With each few hundred feet of gain, the wind seemed to increase 10 mph or so. On one stretch of road facing into the wind, I even got off my bike and pushed for a while, as it was just easier and safer.Eventually, I rounded the last switchback and the wind immediately deposited me at the far end of the lot.

As I was climbing off my trusty steed, the wind picked at my bike and was forcing it away from my grip. I snagged it by the bar end just at the last moment and wrenched it back with all my might, giving it all I had not to be tossed through the air like a rag doll. I staggered around the lot, trying to find a wind break with very limited success. Finally, I found a spot that was tolerable where I pulled out my bike lock to secure my bike and pack to a pole as to not be snatched away by the wind while I tagged the true summit.

I crouched and scampered my way across the lot, crawled carefully up and over the rocks to the true summit, where I spent little time admiring the views. So much for some leisurely snacking and picture taking in the non-existent, but much anticipated wind shadow.Back to the bike, I debated the sanity of riding back down in the wind, especially without a helmet (stupid). I did my best to keep the bike upright, pedaling as hard as I could downhill into the wind, only going 11mph, but then would round the bend and would be dragging the brakes to not surpass 40.

This seemed to go on for a while, but was cake compared to the ride up. Once near the Epaulet saddle and the little up before the descent to summit lake, the wind was at my back and before I knew it, I was going 58mph, in total silence, dragging my brakes ever so slightly. I could not believe the speed. Even after several years of racing road bikes at the pro level, I don’t think I had gone quite that fast. Crazy stuff!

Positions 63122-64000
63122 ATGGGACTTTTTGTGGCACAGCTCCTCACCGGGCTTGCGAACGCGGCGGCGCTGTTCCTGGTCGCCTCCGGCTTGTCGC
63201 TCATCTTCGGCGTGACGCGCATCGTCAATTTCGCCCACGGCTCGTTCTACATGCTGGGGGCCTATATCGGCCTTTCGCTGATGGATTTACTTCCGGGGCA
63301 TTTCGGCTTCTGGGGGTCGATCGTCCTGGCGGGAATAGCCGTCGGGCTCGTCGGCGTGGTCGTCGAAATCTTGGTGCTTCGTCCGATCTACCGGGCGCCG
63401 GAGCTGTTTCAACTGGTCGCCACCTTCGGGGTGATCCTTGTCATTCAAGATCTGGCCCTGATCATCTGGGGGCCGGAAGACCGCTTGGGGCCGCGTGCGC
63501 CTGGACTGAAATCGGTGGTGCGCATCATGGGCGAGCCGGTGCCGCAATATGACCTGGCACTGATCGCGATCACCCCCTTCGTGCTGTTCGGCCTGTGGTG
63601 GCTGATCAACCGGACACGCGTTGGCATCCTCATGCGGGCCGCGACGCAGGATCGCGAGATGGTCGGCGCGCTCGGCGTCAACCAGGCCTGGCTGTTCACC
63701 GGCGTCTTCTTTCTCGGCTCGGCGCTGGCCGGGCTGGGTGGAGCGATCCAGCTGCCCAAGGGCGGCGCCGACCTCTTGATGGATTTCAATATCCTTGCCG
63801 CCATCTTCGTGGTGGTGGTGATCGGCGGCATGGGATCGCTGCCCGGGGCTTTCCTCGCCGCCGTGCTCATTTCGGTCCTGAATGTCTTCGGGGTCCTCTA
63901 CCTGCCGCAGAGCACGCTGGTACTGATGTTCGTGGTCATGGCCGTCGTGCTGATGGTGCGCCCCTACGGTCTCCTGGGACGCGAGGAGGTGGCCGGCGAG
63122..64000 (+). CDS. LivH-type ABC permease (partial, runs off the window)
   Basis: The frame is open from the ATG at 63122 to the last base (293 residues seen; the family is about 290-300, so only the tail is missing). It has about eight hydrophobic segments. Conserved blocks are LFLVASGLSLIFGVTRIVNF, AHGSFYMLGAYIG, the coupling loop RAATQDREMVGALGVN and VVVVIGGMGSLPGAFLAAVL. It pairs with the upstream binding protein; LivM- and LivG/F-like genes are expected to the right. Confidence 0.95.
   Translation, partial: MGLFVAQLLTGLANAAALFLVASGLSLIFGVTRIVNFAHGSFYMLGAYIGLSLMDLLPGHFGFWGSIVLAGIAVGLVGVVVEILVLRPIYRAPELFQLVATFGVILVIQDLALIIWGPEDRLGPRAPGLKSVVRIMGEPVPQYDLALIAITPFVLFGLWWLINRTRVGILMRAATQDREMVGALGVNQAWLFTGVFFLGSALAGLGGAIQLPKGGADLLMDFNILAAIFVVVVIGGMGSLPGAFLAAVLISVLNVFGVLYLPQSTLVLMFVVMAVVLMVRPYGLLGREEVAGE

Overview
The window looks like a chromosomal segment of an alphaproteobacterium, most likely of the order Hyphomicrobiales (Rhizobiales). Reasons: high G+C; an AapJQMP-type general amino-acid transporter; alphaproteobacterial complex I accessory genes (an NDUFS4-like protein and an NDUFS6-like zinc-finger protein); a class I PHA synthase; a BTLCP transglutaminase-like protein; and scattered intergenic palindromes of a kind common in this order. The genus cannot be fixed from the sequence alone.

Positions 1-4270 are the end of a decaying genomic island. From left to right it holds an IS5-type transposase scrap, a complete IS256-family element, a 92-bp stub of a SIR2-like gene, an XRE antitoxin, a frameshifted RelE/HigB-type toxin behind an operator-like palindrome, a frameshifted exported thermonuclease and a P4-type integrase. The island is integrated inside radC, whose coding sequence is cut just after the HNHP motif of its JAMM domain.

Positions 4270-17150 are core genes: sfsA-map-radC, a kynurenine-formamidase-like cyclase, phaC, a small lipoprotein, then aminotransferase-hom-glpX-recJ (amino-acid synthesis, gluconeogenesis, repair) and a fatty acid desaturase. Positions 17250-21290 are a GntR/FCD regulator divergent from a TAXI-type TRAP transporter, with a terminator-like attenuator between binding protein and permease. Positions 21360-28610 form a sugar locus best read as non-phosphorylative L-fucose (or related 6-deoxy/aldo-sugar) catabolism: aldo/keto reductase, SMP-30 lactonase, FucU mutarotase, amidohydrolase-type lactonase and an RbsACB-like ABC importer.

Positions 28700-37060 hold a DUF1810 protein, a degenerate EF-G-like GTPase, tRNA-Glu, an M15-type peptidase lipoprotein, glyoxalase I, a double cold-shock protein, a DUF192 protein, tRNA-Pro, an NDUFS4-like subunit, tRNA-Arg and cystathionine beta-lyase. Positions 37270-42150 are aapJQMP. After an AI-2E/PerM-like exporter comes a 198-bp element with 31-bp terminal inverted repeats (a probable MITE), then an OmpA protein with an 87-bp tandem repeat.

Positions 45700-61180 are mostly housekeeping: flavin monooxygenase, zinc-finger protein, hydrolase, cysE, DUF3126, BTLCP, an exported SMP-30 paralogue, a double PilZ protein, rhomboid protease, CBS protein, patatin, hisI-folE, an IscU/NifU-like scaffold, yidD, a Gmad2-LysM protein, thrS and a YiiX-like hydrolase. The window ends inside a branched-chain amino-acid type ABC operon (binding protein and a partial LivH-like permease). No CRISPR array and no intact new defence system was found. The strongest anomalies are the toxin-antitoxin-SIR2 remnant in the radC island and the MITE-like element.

The remainder of the descent varied from struggling into a headwind, walking or carefully negotiating the snowy/icy sections, finessing a cross wind or dragging the brakes going 55mph, admittedly a huge thrill, although not all that confidence inspiring without a helmet, not being clipped into the pedals and using big clumsy mittens to brake, grip and shift.I arrived back at the car at 1:30pm and had a quick drive back home. A very fun and unusual day indeed.

Lessons learned (if I were to do this over again):

Bring a helmet of any sorts…. I NEVER ride without one, except for today, but I really did not expect to ride my bike 29 miles, much less reach speeds of nearly 60mph.

Don’t wear bib cycling shorts under full winter gear, they are a real hassle if you need to drop trou for a big job.

Do wear clipless pedals and cycling shoes with a change of shoes in the pack if necessary. I put on platform pedals and rode as a hiker on a bike instead of a cyclist. Terribly inefficient.



  1. You are a nut of sorts, aren't you?
    Actually sounds like a lot of fun.

  2. Awesome. Looking forward to seeing what adventure you have to top that next week!

  3. 55+ on a MTB? I think that is a world record.

  4. Holy crap is that epic. You get the award for taking most advantage of this good weather.

  5. 58 mph on an icy ,windy road....with no helmet...DUDE!!

  6. Impressive! Also nice to meet you last Saturday.